transport medicine

anonymous asked:

Feral!Adrien ask: Now I'm picturing, at the end of the expedition, Marinette asking Adrien if he wants to go back to France with her. Adrien's one condition: Plagg comes too. And Marinette dispairs because it's one thing to bring back a human, entirely another to bring back an apex predator.

Oh, lovely anon, but it’s going to be the other way around, you see.

Plagg practically pushes Adrien to go.

Adrien doesn’t want to leave Plagg, but he also really really really wants to be with Marinette.

Marinette is Very Conflicted. She wants Adrien to come, but she’s also concerned about many things. Removing Adrien from the only home he’s known (or remembered, at the very least) does not sit well with her, but then she still gets nightmares from that time she watched him fight a 12-foot crocodile that Marinette somehow angered.

(She also has selfish thoughts of keeping Adrien to herself. She and Alya have had many discussions about that one.)

But since Adrien seemed determined to make the trip, Marinette decides to go with it. It’s Mme. Mendeleiev who protests, not surprisingly. 

“Marinette, I know you think that this….Plagg is tamed, but just because it managed to sit outside this building for a couple of days–”

He stood guard for half a month.

“– does not mean you can bring it to gallivant in Paris!”

“M. Otis Césaire has already agreed to take care of–”

“Otis Césaire is a zookeeper! You will need better contacts than that, not to mention funding for his transport and medicine and papers. Marinette, for goodness’ sake, you’re not bringing home a house cat.”

“Then I’ll do that! I’ll do all of that!” Marinette knows that yelling at her boss wasn’t the smartest idea, so she fights to lower her voice when she adds, “Please, Mme. Mendeleiev, Plagg is the only family Adrien has.”

“Actually,” comes a new voice, making both Marinette and Mme. Mendeliev turn around, “that’s rather inaccurate.”

Standing in the doorway, Nathalie Sancoeur adjusts her glasses. “And don’t worry, all expenses related in any way to Adrien will be taken care of by the Hawk Moth Project.”

anonymous asked:

how should we respond to skeptics who say that it is impossible to hold a polytheistic belief system with scientific knowledge?

I mean, the ancient Greeks (and others) made huge advances in geometry, astronomy, architecture, mathematics, anthropology, transportation, medicine, civil engineering, and philosophy which in many cases continue to be influential today while holding polytheistic beliefs, so there’s that. If it’s good enough for the father of modern medicine, why shouldn’t it be good enough for me?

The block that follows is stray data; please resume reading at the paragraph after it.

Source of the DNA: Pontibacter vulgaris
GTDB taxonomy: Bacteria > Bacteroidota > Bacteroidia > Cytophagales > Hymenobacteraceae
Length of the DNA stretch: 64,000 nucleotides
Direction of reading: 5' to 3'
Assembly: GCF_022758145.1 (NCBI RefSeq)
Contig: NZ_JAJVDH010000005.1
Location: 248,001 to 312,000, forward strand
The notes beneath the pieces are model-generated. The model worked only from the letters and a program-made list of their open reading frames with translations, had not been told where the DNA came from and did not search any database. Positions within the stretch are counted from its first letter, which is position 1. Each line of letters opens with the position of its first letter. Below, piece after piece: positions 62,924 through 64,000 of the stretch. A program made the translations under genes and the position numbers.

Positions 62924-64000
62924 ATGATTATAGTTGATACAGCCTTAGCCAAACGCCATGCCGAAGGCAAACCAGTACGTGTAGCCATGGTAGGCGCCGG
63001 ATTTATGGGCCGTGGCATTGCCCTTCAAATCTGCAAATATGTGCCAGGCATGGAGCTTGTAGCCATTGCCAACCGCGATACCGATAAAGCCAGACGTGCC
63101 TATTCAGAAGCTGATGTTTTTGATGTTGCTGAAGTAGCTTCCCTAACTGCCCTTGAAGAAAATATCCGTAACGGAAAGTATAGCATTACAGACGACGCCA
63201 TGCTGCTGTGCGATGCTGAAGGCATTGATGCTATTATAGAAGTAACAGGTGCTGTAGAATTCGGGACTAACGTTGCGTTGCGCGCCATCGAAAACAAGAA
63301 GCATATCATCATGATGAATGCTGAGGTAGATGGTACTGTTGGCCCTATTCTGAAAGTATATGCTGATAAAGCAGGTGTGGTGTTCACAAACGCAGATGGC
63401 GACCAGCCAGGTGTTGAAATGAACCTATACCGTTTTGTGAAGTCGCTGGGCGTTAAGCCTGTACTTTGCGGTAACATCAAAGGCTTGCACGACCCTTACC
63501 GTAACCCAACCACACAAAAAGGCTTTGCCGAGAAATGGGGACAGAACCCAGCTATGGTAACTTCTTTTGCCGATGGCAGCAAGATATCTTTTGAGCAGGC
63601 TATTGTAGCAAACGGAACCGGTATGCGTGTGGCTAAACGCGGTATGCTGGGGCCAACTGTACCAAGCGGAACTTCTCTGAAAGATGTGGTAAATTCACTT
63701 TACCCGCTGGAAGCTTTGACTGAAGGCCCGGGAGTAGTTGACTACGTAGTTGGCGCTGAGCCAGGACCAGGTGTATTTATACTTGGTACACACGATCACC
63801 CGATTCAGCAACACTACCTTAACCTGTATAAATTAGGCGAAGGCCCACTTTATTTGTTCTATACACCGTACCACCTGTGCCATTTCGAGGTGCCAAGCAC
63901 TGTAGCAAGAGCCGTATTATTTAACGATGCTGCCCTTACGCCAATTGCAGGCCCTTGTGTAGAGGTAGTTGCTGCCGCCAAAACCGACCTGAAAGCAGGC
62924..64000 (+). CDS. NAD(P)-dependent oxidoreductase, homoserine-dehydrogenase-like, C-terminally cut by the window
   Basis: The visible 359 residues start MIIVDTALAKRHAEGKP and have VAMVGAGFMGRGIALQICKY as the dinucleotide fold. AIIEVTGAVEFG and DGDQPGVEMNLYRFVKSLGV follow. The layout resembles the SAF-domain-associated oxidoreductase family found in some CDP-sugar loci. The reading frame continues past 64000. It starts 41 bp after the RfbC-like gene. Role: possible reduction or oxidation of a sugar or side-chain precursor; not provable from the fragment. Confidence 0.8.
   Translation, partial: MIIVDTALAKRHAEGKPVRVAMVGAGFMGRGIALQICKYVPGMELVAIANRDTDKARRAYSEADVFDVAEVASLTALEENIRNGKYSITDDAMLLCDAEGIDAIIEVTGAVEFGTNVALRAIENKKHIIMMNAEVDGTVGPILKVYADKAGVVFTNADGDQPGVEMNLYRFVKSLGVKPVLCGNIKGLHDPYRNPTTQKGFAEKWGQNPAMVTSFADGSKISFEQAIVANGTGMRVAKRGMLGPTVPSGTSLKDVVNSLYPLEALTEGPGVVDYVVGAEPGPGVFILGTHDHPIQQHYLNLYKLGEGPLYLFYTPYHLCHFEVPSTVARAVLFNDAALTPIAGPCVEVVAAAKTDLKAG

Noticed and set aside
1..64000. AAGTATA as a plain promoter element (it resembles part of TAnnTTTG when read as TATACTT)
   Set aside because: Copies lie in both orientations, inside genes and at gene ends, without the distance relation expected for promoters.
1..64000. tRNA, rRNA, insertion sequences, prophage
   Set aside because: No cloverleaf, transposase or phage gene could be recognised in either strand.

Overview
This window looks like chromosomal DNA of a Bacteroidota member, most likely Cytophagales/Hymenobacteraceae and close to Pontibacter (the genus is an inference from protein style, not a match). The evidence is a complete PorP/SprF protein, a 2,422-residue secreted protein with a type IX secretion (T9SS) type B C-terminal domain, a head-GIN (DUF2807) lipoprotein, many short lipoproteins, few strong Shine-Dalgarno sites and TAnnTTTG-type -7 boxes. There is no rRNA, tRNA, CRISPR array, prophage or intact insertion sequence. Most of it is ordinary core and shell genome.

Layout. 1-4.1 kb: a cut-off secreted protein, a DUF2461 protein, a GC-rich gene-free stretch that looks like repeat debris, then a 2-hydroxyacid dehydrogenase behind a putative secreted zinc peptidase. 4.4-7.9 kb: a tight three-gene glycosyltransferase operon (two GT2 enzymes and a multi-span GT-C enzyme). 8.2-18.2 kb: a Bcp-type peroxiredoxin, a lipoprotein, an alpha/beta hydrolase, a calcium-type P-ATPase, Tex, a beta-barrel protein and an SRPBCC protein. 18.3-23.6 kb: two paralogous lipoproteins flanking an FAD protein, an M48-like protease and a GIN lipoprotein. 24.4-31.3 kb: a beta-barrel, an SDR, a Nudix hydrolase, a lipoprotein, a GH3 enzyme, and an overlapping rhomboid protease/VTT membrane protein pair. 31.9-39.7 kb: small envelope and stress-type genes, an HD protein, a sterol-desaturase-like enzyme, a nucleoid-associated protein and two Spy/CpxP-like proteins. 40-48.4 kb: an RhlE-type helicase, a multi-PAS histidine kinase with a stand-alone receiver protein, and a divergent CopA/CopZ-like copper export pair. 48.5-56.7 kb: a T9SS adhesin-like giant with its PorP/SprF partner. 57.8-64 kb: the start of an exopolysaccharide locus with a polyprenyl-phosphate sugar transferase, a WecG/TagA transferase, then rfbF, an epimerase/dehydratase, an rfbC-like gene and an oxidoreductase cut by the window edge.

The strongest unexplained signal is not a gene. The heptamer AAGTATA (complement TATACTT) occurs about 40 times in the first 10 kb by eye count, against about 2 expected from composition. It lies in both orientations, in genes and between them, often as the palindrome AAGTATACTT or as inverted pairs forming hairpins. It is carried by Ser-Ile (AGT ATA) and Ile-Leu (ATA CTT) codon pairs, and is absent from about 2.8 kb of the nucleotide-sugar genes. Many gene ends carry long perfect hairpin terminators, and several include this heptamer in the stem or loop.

Plus, the sort of skeptics you’re referring to (I’ve known a few myself) probably see polytheism as outdated and ‘primitive’ which is incredibly ethnocentric to begin with considering there are plenty of modern (that is, not reconstructionist pagan but systems which have survived in an unbroken line throughout history) belief systems around the world which are polytheistic and which continue to thrive. Such beliefs are obviously still attractive and valuable to those who ascribe to them, regardless of what anyone else thinks. The implication that humanity will/has/must evolve/d beyond polytheism is pretty insulting and is the same kind of rhetoric used in attempts to forcibly assimilate and wipe out indigenous beliefs in many former colonies. 

Besides, faith isn’t science. It can’t be proven, and that’s okay! It’s part of the process! The act of choosing to believe in something beyond yourself, something beautiful and unknowable and worthy of your attention and devotion, is itself a worthwhile endeavour and doesn’t require approval from anyone. 

- Mod Kal

saut--dans--le--vide  asked:

Hello! I love your blog! 😁 I was just wondering if you had any posts about creating a world? From scratch/your imagination/etc. Something that resembles the Character Sheet you created? Thank you! 💝

//Sure thing! It got long- Feel free to pick and choose. Please note some of this was inspired from this generator.

Planet Creation

Planet Name: [And how to pronounce it]
Diameter: [Of the planet]
Core Type: [Molten?]
Density: [ _ times that of the Earth- unless of course it is the Earth]
Mass: [Same as above^]
Gravity: [Same as the above]
Atmosphere Type: [I can’t really list them all, so best to research]
Atmospheric Pressure: [ _ times that of the Earth, unless it is the Earth]
Surface Water: [How much water covers the planet? How many oceans? Lakes?]
Surface Divisions: [How many continents? Is it all one large mass connected together?]
Axial Tilt: [Earth is 23.44°]